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Ask Dr. Gott 12/01
Health-care proxy gives family more options
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DEAR DR. GOTT: My mother-in-law has been confined to a home for dementia/Alzheimer's patients for over four years. She is in relatively good health. She has been given a number of minor prescriptions over the years that were usually not expensive, although one time there was a cream for skin cancer that was costing us $100 a month. I complained to her doctor, and he said she needed it. As someone who has had skin cancers a lot, I have never been prescribed such an expensive medicine, but we got it for her for several months.
    This year he started prescribing Protonix for swallowing at $106.98, Zyprexa for dementia at $59.97 and cephalexin for pneumonia at $21.48 per month, along with all her other medication.
She does not have prescription coverage and does not qualify for Medicaid. The drug store says we are getting a discount.
    She is on a puree diet and has been for years. She gets her flu shot yearly and had pneumonia one time four years ago. We do not want her on the dementia medicine. As per her trust, we have a DNR order on her and, at her request, no life-sustaining measures are to be taken.
    Her doctor will not stop prescribing the medicine even though we have complained repeatedly of the expense and that we don't feel she needs it. His attitude is that if we can afford a private nursing home then we can afford whatever he prescribes. The home will not stop the medicine unless the doctor OKs it.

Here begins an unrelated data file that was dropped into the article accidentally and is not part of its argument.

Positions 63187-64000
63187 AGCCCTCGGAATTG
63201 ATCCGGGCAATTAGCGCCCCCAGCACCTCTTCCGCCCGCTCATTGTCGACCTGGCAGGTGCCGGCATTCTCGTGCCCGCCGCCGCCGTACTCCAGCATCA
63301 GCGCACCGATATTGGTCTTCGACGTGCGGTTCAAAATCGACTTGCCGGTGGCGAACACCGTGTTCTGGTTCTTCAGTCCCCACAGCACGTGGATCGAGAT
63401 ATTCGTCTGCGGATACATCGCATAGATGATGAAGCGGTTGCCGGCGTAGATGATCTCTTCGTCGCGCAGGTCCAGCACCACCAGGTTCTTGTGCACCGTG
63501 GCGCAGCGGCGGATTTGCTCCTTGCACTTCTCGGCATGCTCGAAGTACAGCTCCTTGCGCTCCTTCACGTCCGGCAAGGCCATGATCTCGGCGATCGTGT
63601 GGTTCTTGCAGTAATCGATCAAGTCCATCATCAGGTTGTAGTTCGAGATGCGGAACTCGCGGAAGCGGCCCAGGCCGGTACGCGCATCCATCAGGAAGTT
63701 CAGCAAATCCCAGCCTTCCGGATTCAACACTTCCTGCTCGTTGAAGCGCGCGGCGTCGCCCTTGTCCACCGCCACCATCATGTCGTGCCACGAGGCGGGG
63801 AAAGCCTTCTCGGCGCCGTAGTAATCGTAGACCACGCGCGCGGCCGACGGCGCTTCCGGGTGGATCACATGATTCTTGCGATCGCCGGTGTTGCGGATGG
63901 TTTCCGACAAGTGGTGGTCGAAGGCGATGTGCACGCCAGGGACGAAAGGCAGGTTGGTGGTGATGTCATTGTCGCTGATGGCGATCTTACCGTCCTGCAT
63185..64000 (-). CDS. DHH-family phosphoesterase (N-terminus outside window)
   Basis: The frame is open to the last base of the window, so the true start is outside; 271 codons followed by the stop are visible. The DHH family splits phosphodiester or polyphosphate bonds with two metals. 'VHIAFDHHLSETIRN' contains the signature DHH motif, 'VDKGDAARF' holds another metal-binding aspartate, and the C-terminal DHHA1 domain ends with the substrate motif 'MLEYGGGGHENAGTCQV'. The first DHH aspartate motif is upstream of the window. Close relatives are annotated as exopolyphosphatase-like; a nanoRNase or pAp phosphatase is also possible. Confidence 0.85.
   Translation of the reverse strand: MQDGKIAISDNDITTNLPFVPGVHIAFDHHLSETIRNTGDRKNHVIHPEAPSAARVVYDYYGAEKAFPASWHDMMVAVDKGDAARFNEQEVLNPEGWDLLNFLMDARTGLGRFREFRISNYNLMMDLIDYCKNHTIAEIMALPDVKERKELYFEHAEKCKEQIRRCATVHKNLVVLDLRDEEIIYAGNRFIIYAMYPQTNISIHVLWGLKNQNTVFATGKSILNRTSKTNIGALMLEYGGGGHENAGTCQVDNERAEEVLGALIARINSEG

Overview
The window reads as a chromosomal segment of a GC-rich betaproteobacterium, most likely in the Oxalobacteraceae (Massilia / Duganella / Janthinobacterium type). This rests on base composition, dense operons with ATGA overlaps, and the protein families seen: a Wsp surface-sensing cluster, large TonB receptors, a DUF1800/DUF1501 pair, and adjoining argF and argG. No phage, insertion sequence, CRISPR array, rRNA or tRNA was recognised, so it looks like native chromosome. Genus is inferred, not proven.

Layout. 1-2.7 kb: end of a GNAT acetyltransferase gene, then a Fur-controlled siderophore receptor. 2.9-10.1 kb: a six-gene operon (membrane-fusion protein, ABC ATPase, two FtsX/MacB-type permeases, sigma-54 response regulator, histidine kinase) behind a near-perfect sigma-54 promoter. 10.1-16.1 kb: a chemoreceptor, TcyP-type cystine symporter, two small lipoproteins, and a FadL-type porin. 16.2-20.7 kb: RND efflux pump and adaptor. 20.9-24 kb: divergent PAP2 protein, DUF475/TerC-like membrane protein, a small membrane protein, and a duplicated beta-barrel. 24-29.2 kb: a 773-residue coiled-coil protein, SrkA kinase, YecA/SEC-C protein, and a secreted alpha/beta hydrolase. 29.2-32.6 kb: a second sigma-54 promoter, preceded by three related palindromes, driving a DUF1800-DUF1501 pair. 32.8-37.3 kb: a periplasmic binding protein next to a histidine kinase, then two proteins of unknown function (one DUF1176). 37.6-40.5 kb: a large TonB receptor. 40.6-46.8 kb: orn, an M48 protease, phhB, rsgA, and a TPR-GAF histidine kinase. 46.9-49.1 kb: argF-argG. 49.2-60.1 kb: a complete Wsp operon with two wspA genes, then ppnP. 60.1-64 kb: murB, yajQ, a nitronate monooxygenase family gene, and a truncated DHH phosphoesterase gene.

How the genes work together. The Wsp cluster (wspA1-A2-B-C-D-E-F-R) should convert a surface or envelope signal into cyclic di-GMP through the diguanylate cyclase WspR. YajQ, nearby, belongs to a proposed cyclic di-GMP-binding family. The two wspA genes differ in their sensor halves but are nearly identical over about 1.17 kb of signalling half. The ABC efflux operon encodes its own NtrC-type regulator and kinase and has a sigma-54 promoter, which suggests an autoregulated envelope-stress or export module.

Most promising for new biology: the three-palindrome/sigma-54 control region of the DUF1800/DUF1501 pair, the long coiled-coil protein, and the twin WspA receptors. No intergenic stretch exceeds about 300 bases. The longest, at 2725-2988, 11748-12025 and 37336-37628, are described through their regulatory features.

My question is, do we have the right to say no more medicine? Do we have the right to control what is given to her without having to switch doctors? I know that if my doctor prescribed something that I didn't want to pay for, I have the right to say no. And I have. He is the only doctor on her insurance plan in the town where we have her, and he says if we don't like what he prescribes we can get another doctor. It seems that once you are under the control of a nursing home and physician, what the family wants is of no matter. Is this true?
    DEAR READER: If your mother-in-law is severely impaired, someone in the family should obtain a health proxy that will legally permit him or her to make medical decisions regarding quality-of-life issues. Once this is in place, her doctor and the nursing home will have to alter their rules to accommodate the family's wishes.
    Assisted-living health-care professionals should be very attuned to what is in the patient's best interests. If you come up against a wall, changing physicians may be an option to consider, but first obtain a health-care proxy.

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